Compared to the more exotic animals (e.g. lions, tigers, rhinos etc.) a bunch of deer wouldn’t seem to be anything special. After all we have large numbers of them wandering all over our property.

However, there’s a fascinating story behind these particular deer (See: Saved by Chance: The Incredibly Strange Story of the Pere David’s Deer)

Apparently the deer went extinct in its native land (China), but survived because a few specimens has been sent to the Duke of Bedford‘s deer park at Woburn Abbey in the UK.

Taken with a Sony Alpha 500 and Minolta 100-200mm f4.5 AF.

A visit to the Bronx Zoo – Bison

One of the first exhibits we came across was the Bison Range.

According to Wikipedia:

The Bison Range is in the northeast corner of the zoo, and has been a feature of the zoo since its opening. The range initially served to breed Plains bison, who were in danger of becoming extinct in the United States. Today, the exhibit continues to hold one of the few large herds of bison in U.S. zoos. In 1913, at the behest of the American Bison Society, fourteen bison were transported from the range to Montana’s National Bison Range, as well as to Wind Cave National Park in South Dakota.

The zoo has played an important role in Bison conservation:

In 1905, the zoo’s first director, William T. Hornaday, along with President Theodore Roosevelt and other conservationalists, created the American Bison Society (ABS) in an attempt to save the American bison from extinction. The bison had been depleted from tens-of-millions of animals to only a few hundred by the end of the 19th century due to westward expansion. The society worked to breed the species in captivity as well as raise public awareness, raise money to create protected reserves, and reintroduce bison back into the wild. On October 11, 1907, the first reintroduction of bison began when the zoo sent six males and nine females, by rail, to the Wichita Mountains Wildlife Refuge in Oklahoma. Seven days later, the animals were successfully reintroduced to the park. By 1935, the society, who had successfully carried out several more reintroductions from bison kept in zoos and ranches, considered their work done and disbanded that year. In 2005, the Wildlife Conservation Society resurrected and re-purposed the ABS to, “help build the social and scientific foundations for the ecological restoration of bison,” and, “restore bison ecologically, not just animals in pens but actual functioning animals in the larger landscape,” (Keith Aune, WCS bison coordinator). According to a study published in 2012, virtually all wild and captive bison in the United States are hybrids with cattle genes, with the exception of the two distinct breeding populations within Yellowstone National Park and their descendants. The cattle genes entered the bison population due to private ranchers hybridizing their bison to make them more docile, with some of these animals being accidentally reintroduced by the ABS. In response, in the fall of 2011, the WCS arranged for a herd of female bison originating from the American Prairie Reserve to be sent to the Colorado State University’s Animal Reproduction & Biotechnology Laboratory to be used as surrogates in an attempt to transfer the fertilized embryos of genetically pure bison. After an ultrasound showed one female to be pregnant, the herd was moved to the zoo where, on June 20, 2012, the calf was born. The herd is kept in an off-exhibit section of the zoo and the goal is to eventually create a breeding herd of genetically pure bison through embryo transfers with the surrogate hybrid bison.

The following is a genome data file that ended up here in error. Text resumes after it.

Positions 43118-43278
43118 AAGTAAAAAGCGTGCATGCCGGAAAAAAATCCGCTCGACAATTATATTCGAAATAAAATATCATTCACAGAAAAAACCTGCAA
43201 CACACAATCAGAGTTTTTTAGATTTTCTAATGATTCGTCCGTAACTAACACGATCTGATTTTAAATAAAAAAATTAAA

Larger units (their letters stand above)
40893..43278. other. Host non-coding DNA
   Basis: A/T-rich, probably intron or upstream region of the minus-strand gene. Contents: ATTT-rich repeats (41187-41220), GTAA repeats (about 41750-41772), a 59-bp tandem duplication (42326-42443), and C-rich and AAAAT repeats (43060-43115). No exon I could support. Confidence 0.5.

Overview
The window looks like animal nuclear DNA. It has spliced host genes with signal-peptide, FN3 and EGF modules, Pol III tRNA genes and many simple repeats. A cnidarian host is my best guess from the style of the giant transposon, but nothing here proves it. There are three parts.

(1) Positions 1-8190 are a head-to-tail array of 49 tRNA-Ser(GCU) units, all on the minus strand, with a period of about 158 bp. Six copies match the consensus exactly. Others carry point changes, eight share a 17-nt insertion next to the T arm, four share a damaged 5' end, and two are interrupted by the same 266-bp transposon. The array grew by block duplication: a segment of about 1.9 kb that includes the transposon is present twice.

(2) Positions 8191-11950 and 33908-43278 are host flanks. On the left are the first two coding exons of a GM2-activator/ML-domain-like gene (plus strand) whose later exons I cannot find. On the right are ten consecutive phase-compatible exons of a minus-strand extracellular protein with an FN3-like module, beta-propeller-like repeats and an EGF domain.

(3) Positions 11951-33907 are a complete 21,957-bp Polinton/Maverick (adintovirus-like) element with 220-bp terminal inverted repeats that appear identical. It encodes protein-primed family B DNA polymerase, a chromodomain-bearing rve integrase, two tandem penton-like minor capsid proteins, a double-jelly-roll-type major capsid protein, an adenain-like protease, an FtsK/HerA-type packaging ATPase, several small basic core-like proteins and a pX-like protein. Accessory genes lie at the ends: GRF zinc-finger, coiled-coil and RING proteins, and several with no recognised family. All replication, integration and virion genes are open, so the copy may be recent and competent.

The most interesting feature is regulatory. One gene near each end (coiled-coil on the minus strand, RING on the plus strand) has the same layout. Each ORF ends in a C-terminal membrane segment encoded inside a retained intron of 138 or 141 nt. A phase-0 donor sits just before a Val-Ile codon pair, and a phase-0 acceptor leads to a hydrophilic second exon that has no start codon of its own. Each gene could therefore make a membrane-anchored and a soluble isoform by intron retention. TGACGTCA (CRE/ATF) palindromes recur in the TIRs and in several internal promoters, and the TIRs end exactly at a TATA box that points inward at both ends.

Taken with a Sony Alpha 500 and Minolta 100-200mm f4.5 AF.